There are various questions a student or scholar can consider when teaching and learning history. One example is how past interpretations of the past have changed and that there is no one single “true” version of historical events. Teaching high school students about the past revolves around utilizing a textbook and focusing on content that is appropriate to certain ages and grade levels. Nevertheless, it is important to teach students various concepts around historical thinking such as evaluating primary sources to analyze different accounts of certain events to answer various historical questions. One particular example is, “who fired the first shot at Lexington & Concord before the American Revolution?” Various primary sources depict different answers to that historical question. Other aspects of teaching history revolve around changing interpretations of the past. For example, one of the dominant views on Reconstruction Historiography emerged from the 1890s to the 1930s led by the Dunning School that depicted racism towards African Americans and promoted the Southern slaveowners as morally right after the war. W.E.B DuBois corrected that interpretation in his scholarly work “Black Reconstruction.” DuBois led the groundwork for 1960-1970 historians who were inspired by the Civil Rights MOvement to focus on the Radical Republicans’ egalitarian views and motivations. Egalitarianism has increased into the 21st century to further denounce the Dunning School. Another example of multiple schools of interpretation revolves around the American Revolution historiography, reasons, and motivations for the revolution. Students should begin to utilize critical thinking skills to judge different interpretations from within their own context that they were created. This exercise will allow them to form their own arguments as well as critique past interpretations and scholars. I would first start by having students review individual primary sources before moving onto larger interpretations.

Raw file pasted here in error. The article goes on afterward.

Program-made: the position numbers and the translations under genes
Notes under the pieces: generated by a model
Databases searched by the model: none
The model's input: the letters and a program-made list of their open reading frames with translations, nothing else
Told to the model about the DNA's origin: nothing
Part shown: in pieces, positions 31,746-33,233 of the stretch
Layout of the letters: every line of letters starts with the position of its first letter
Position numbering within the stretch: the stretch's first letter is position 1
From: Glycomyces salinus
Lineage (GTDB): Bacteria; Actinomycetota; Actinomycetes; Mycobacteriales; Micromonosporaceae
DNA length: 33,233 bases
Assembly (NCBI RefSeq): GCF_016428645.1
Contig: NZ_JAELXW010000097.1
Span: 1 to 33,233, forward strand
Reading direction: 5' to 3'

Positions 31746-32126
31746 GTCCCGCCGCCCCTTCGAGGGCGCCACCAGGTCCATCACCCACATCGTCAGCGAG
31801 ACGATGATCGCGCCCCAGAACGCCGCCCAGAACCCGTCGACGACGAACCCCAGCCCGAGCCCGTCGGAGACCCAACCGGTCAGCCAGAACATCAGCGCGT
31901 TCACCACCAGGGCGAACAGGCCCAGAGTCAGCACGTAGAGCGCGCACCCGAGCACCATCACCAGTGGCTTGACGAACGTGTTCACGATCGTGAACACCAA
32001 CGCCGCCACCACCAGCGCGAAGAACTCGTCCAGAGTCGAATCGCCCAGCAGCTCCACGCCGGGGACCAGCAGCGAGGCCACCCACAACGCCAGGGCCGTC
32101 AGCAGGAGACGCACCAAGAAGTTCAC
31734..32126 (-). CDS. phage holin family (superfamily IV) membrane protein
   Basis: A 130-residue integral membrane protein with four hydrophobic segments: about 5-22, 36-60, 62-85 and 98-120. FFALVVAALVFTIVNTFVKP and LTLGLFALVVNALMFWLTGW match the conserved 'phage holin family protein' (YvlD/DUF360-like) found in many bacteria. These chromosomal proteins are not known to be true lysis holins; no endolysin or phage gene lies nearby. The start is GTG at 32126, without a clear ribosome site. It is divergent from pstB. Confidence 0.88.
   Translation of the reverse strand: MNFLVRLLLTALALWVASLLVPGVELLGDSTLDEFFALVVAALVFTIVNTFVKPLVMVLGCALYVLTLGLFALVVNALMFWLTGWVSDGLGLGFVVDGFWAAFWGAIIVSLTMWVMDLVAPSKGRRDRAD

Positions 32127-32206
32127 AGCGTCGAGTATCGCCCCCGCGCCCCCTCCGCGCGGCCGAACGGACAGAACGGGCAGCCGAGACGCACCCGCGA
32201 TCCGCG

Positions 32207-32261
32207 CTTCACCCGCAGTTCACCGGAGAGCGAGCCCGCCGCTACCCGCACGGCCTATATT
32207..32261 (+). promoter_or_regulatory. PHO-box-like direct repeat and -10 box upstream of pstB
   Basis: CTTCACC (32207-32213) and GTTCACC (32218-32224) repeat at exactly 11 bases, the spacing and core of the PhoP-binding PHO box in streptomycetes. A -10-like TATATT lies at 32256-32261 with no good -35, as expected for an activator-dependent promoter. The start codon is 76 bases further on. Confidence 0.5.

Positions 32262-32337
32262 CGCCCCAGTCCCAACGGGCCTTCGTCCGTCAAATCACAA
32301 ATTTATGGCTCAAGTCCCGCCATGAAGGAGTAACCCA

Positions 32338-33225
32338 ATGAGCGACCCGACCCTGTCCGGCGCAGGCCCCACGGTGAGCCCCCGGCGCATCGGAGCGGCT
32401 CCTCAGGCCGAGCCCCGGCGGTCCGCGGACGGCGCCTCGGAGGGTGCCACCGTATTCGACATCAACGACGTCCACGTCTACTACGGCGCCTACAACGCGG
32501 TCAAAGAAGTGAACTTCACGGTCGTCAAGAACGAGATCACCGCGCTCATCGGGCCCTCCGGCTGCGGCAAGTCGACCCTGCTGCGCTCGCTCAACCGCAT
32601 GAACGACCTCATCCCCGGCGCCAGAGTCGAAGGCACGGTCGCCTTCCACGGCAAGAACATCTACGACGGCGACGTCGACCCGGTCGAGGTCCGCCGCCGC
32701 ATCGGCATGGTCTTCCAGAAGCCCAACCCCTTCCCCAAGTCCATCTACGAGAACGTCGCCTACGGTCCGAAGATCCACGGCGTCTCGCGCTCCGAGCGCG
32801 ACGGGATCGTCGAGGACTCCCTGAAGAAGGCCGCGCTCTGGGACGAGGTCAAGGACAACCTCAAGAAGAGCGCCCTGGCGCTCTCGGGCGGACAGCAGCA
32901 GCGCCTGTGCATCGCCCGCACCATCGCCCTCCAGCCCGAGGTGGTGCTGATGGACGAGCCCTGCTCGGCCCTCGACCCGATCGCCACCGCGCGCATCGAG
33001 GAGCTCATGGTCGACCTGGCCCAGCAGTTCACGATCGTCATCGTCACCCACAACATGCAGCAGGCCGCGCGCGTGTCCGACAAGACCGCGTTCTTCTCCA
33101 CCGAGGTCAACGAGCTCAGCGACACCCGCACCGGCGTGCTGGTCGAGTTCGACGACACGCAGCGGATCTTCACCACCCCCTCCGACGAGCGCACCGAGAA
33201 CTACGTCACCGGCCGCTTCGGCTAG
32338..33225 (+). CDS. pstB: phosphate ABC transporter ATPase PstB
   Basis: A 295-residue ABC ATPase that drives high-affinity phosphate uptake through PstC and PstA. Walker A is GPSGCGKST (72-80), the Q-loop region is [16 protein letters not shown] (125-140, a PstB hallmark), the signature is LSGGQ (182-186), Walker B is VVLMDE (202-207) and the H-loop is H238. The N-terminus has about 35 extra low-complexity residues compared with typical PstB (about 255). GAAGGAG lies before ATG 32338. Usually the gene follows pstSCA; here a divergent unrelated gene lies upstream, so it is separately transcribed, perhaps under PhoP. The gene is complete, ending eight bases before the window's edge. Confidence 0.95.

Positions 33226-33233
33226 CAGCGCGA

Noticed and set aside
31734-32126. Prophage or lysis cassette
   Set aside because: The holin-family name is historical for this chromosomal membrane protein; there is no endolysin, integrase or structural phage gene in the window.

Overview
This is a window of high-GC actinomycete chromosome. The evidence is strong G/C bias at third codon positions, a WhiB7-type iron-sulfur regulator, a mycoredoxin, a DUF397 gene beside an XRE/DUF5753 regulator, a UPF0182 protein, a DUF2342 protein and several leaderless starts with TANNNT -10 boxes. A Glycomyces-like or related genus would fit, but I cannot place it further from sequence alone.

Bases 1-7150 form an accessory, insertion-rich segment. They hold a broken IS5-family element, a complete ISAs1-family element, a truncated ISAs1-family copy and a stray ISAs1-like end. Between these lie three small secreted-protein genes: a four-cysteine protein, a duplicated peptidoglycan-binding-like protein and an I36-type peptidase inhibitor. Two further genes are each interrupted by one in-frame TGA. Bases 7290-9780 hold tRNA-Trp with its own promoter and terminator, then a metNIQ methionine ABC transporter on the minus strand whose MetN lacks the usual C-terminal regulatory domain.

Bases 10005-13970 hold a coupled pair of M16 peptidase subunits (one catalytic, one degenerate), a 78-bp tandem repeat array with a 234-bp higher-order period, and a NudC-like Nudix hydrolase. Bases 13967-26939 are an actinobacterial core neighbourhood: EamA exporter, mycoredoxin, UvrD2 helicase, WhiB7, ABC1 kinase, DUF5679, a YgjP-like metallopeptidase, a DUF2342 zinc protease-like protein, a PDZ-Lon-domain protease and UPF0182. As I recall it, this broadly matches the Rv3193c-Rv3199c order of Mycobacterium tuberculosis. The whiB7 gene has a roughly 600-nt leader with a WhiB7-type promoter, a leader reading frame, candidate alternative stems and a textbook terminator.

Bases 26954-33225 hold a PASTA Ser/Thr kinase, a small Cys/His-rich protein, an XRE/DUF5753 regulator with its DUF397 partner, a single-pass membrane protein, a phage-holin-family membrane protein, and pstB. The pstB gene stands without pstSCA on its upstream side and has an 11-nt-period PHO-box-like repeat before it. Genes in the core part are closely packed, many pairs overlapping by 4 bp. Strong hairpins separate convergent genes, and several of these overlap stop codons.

The second aspect of historical thinking is how we judge the past. Teaching history is a collaborative process between students and the teacher/professor. Teaching and studying history is a narrative process. I believe that history, at its core, is a story to be read, analyzed, debated, and conveyed to the public in such a way that will interest them to learn more about how historical events relate to their daily lives in the 21st century. Students need to analyze the past within its context rather than through present-day biases. I agree with Wineburg’s statement that it is historical hubris to state that 21st-century citizens are more moral than those of the past. People are products of the time they lived through. It is necessary to convey to students that past historical figures may not have had the means, information, or knowledge that we have now when they made their decisions.
One final aspect of teaching historical thinking is how historical figures or scholars argued a specific point. For example, if a scholar or historical figure depicted how Reconstruction ended and whether it succeeded or failed we would first have to analyze footnotes and go back to primary sources to identify any holes in their argument and analyze silences in the past: identify what they conveyed to discern if and why they would choose not to include aspects of a historical event in their argument. Students need to be trained to think critically and question sources in front of them as well as scholarly works.
I love the collaborative nature of public history as well as the atmosphere within a college campus or a school district to convey my love history to the public. The collaborative nature of public history builds into teaching history as well as thinking historically. Students, teachers, professors, and the public can utilize historical thinking to reach new conclusions about the past.